One of many college sites where traditional notions of masculinity are circulated, exchanged, and become embedded in the norms, traditions, and beliefs is fraternities. Several years ago, my research team and I were engaged in a multi-year qualitative study of men of color. I met a young man who shared the following sentiments in a focus group interview:

I did everything they asked me to do when I ‘rushed’ the fraternity. My would-be older brothers told me to do things that I thought I would never do. But I did them, especially since it was for those who would be my brothers if I got picked [to join the fraternity]. Since there were several of us trying to rush, it was important to ‘stand out’ from the rest…it was really competitive. It was long nights and so many wild parties…but to hang out with the brothers, you had to learn how to party and party hard.

Partying hard, bragging about sexual conquests (usually of women), and competition are traditional masculine notions. In fact, the whole concept of brotherhood has been conceptualized as traditional masculinity (Jackson, 2012). And despite this young man’s adherence to the “brother code” (Dancy, 2012), he was not selected to join the fraternity, which triggered strong feelings of rejection, emotional vulnerability, and distress in him. “I wanted to cry but I didn’t. I wanted to hide because I was so hurt and let down. I didn’t want to see them again. I felt so bad but I knew that I had to be strong.” (Me: Is that what you wanted…to be strong?) “No, I wanted to be selected, to be in, to be part of the fraternity (laughing).” That is a near universal refrain of belonging. Because, yes, all men (and people) want to belong.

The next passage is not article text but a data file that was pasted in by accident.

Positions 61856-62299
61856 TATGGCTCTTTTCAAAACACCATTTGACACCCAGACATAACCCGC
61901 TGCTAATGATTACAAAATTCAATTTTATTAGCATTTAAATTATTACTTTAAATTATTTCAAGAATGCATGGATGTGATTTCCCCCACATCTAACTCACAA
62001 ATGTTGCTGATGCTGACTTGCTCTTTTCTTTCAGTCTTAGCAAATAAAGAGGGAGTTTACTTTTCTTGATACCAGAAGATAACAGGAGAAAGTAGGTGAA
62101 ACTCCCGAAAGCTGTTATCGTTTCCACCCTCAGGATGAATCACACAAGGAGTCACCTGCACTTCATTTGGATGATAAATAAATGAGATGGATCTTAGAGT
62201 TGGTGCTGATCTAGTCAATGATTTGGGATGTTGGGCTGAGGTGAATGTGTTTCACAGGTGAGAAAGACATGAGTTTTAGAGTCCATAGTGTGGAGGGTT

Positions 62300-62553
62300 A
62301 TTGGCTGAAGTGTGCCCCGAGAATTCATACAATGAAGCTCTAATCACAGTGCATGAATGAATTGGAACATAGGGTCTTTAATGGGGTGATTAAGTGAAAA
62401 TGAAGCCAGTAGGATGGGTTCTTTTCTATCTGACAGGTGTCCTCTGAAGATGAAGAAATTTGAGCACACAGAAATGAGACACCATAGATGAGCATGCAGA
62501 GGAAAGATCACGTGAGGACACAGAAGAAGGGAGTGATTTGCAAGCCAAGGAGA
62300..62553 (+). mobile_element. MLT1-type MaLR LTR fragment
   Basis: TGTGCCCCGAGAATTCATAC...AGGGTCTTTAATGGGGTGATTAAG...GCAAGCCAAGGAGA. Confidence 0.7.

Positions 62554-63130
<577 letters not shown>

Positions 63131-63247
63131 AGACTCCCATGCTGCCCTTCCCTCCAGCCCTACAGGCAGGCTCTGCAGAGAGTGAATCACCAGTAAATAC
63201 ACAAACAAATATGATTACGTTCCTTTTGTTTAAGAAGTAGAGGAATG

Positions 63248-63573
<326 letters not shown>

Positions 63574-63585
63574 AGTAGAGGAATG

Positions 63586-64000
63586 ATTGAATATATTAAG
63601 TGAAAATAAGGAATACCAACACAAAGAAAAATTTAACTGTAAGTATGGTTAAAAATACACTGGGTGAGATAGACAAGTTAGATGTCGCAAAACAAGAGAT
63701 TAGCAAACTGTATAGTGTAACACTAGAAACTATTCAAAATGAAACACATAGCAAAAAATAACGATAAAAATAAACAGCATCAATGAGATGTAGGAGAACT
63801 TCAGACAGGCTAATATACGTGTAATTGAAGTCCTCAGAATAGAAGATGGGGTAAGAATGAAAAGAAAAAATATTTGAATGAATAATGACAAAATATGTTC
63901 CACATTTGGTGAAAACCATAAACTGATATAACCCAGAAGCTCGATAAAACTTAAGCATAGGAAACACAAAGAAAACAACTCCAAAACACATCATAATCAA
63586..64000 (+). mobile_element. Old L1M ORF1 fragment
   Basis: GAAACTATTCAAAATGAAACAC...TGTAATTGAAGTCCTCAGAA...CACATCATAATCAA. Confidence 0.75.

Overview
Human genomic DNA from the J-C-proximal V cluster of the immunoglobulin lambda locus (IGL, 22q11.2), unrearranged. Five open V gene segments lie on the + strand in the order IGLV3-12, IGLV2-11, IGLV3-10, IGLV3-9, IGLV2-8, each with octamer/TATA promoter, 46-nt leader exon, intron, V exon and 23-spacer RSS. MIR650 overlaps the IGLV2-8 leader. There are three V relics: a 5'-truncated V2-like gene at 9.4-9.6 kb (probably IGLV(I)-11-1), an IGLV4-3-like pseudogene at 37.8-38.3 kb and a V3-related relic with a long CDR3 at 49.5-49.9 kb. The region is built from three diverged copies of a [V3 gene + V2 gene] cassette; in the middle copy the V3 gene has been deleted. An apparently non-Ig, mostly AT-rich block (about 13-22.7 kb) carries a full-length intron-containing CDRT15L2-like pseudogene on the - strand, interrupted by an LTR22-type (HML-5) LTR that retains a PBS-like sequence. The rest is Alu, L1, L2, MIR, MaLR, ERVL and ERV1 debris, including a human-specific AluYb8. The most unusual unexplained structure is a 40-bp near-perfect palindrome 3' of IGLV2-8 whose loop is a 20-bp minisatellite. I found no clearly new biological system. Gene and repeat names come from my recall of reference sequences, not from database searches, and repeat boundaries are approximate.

1. What’s masculinity, in your own words?
  2. What’s belonging, in your own words?
  3. What’s the relationship between belonging and masculinity, in your own words?
  4. What can we do as college student educators to challenge hegemonic masculinity and offer students less restrictive avenues to healthy masculinities, or should this be our goal? 

ABOUT THE AUTHOR: Dr. Terrell Lamont Strayhorn is Professor and Director of the Center for Higher Education Enterprise (CHEE) at The Ohio State University, where he also serves as senior research associate or faculty associate of the Kirwan Institute for the Study of Race & Ethnicity, Todd A. Bell National Resource Center, and Criminal Justice Research Center. Author of 8 books, more than 60 chapters, and over 100 journal articles, reports, and reviews, Strayhorn has been named “one of the most prolific contemporary scholars” in higher education by the Journal of Blacks in Higher Education, Diverse Issues, and “Top 20 to Know in Education” by BusinessFirst magazine. Member of Alpha Phi Alpha Fraternity Incorporated, Professor Strayhorn is Faculty-in-Residence of the NASPA Men and Masculinities Knowledge Community.


Dancy, T. E., III. (2012). The brother code: Manhood and masculinity among African American males in college. Charlotte, NC: Information Age Publishing, Inc.

Jackson, B. A. (2012). Bonds of brotherhood: Emotional and social support among college Black men. The Annals of the American Academy of Political and Social Science, 642, 61-71.

Strayhorn, T. L. (2012). College students' sense of belonging: A key to educational success. New York, NY: Routledge.